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Big Talbot Island State Park

Big Talbot Island State Park is a state park in Florida, United States. It is located on Big Talbot Island, 20 miles east of downtown Jacksonville on A1A North and immediately north of Little Talbot Island State Park along the Atlantic coastal plain.

Big Talbot Island State Park
IUCN category IV (habitat/species management area)
Map showing the location of Big Talbot Island State Park
Map showing the location of Big Talbot Island State Park
LocationDuval County, Florida, USA
Nearest cityJacksonville, Florida
Coordinates30°28′59″N 81°26′24″W / 30.48306°N 81.44000°W / 30.48306; -81.44000
Established1982
Governing bodyFlorida Department of Environmental Protection
Big Talbot Island SP sign01.jpg

The park is a nature preserve and a location for nature study, bird-watching, or photography. Other activities include hiking, bicycling, fishing, boating, canoeing, kayaking, and picnicking. Amenities include picnic pavilions, nature trails, a fishing pier, a boat ramp, bike trails and beaches. The park is open from 8:00 am till sundown year round.

The coastal landscape and beach at Big Talbot Island is unique within the state of Florida for its rock-like sedimentary hardpan soil deposits underlying the surface. Where these formations are exposed in the shallow waters surrounded the island they provide habitat for molluscs, crabs, oysters, and other tide pool creatures. The formations and sand on Blackrock Beach are much darker in contrast to the coquina formations at Washington Oaks State Gardens, about 60 miles southward on the coastal highway A1A, and the limestone outcroppings at Blowing Rocks Preserve over 250 miles further south. The beach can be accessed through the park entrance or through the trailhead parking area adjacent to the Blackrock Trail. At the end of the Blackrock Trail is Boneyard Beach. Here, skeletons of oaks sit along the shoreline. Big Talbot's Boneyard Beach is not recommended for swimming but is popular with photographers.[1][2][3]

Big Talbot and Little Talbot are two of only a few remaining undeveloped barrier islands within Florida. They were first inhabited by a Native American group called the Timucua. Beginning with the arrival of the French in 1562, France, England, and Spain claimed the islands as colonial territory. In 1735, General James Oglethorpe named the Talbot Islands in honor of Charles Talbot, Lord High Chancellor of Great Britain. Along with the bordering Timucuan Ecological and Historic Preserve, the islands are representative of several ecosystems and support a number of diverse natural habitats abundant with wildlife.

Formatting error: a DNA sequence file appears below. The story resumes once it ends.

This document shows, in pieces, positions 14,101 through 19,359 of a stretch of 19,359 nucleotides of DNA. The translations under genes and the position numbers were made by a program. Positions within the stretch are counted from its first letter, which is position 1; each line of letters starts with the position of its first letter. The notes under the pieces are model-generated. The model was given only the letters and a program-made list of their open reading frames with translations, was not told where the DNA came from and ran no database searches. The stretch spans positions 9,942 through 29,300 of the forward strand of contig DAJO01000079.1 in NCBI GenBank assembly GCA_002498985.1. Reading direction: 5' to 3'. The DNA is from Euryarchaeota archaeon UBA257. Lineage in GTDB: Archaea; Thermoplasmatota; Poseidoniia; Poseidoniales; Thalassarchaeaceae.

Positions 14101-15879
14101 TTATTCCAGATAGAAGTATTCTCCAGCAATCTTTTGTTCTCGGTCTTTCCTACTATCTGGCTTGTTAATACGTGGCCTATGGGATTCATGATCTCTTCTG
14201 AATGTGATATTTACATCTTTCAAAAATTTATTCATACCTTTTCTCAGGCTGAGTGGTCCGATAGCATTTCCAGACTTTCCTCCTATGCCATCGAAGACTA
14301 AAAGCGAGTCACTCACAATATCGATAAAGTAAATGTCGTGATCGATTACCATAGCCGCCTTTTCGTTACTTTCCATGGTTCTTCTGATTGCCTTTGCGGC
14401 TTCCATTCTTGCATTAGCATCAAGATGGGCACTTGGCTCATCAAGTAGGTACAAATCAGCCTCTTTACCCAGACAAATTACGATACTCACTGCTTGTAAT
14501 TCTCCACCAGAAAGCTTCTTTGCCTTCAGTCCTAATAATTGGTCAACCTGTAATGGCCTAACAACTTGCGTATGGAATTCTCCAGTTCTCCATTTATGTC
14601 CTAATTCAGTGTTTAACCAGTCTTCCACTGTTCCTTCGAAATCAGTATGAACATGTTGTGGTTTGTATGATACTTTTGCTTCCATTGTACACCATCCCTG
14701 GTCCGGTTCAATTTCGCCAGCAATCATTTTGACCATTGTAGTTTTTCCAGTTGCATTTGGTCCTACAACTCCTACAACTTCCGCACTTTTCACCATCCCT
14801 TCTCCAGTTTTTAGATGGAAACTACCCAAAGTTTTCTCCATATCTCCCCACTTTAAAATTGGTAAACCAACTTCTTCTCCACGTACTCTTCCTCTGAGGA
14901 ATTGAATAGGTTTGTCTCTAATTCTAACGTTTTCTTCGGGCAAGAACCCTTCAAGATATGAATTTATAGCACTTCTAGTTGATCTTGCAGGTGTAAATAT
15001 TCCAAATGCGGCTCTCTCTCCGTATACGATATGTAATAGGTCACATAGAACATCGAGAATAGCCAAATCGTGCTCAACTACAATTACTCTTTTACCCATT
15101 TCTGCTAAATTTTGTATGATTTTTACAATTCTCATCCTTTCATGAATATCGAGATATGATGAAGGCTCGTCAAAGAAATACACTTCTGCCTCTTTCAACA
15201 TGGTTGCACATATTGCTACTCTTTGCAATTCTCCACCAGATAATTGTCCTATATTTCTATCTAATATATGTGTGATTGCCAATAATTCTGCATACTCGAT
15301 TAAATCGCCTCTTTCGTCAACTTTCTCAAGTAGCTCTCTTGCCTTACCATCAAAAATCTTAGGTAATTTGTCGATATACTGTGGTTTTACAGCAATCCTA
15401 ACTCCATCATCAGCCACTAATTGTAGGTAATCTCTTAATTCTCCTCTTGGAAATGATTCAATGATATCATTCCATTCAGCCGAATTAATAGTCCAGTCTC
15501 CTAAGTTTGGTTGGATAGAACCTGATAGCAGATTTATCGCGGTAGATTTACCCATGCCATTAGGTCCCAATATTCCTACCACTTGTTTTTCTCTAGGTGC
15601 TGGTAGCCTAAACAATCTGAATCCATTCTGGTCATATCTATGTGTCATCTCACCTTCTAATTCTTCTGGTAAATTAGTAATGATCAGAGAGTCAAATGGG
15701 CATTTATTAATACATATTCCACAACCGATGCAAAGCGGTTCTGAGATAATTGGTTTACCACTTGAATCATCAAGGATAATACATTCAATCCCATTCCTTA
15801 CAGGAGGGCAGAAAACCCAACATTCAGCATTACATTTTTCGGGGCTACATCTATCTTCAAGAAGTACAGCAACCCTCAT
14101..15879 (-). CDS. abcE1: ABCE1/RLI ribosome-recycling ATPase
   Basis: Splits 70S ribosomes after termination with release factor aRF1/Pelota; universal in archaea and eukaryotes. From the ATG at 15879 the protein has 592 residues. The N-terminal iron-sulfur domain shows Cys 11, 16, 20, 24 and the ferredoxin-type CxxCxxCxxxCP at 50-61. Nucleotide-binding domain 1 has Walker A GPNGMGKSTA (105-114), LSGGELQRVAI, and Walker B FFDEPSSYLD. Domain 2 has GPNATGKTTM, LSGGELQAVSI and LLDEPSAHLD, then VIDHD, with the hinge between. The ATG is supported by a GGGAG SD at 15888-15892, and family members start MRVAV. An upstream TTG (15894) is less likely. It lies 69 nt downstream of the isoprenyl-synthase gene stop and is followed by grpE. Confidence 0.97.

EcologyEdit

Habitats preserved by the park include beach, coastal scrub, coastal hammock, estuary, and tidal marshes. Parts of the salt marsh surrounding Big Talbot Island are included in the Machaba Balu Preserve.

FloraEdit

Vegetation includes southern live oaks (Quercus virginiana), hollys, magnolias, hickories (Carya spp.), cabbage palmettos (Sabal palmetto), sea oats, and saw palmettos (Serenoa repens).

FaunaEdit

GalleryEdit

ReferencesEdit

  1. ^ Fodor's Florida 2014 0770432573 Big Talbot, with its Boneyard Beach of wind-twisted trees,is not recommended for swimming but is a photographer's paradise. .
  2. ^ Popular Photography - febr. 2007 - Page 34 "FLORIDA: A GUIDE TO NATURE AND PHOTOGRAPHY by John Netherton (Cumberland Valley Press, 1990). Out of print ... HIGHLIGHTS: Boneyard Beach is littered with tree skeletons. "
  3. ^ Blair Witherington, Dawn Witherington Living Beaches of Georgia and the Carolinas 1561644900 - 2011

External linksEdit